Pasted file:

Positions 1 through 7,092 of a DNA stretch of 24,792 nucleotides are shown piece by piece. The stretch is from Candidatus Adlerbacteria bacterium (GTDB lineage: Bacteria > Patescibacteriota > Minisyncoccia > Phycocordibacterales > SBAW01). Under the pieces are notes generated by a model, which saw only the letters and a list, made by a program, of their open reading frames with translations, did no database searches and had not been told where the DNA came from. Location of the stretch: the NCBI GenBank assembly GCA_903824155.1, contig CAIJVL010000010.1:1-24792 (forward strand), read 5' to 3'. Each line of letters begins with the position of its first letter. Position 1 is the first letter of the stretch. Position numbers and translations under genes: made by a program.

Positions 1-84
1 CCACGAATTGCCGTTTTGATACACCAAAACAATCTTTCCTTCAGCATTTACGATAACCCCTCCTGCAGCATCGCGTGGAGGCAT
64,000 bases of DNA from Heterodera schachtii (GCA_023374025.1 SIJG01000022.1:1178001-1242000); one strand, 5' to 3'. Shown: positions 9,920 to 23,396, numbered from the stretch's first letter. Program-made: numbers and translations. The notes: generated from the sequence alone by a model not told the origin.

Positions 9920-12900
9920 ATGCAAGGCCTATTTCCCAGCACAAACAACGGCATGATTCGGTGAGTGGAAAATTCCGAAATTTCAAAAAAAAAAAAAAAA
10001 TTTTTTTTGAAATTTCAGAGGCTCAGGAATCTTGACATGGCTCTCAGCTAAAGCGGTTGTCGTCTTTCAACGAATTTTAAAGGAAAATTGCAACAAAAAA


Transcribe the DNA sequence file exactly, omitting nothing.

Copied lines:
Positions 1 through 7,092 of a DNA stretch of 24,792 nucleotides are shown piece by piece. The stretch is from Candidatus Adlerbacteria bacterium (GTDB lineage: Bacteria > Patescibacteriota > Minisyncoccia > Phycocordibacterales > SBAW01). Under the pieces are notes generated by a model, which saw only the letters and a list, made by a program, of their open reading frames with translations, did no database searches and had not been told where the DNA came from. Location of the stretch: the NCBI GenBank assembly GCA_903824155.1, contig CAIJVL010000010.1:1-24792 (forward strand), read 5' to 3'. Each line of letters begins with the position of its first letter. Position 1 is the first letter of the stretch. Position numbers and translations under genes: made by a program.

Positions 1-84
1 CCACGAATTGCCGTTTTGATACACCAAAACAATCTTTCCTTCAGCATTTACGATAACCCCTCCTGCAGCATCGCGTGGAGGCAT
64,000 bases of DNA from Heterodera schachtii (GCA_023374025.1 SIJG01000022.1:1178001-1242000); one strand, 5' to 3'. Shown: positions 9,920 to 23,396, numbered from the stretch's first letter. Program-made: numbers and translations. The notes: generated from the sequence alone by a model not told the origin.

Positions 9920-12900
9920 ATGCAAGGCCTATTTCCCAGCACAAACAACGGCATGATTCGGTGAGTGGAAAATTCCGAAATTTCAAAAAAAAAAAAAAAA
10001 TTTTTTTTGAAATTTCAGAGGCTCAGGAATCTTGACATGGCTCTCAGCTAAAGCGGTTGTCGTCTTTCAACGAATTTTAAAGGAAAATTGCAACAAAAAA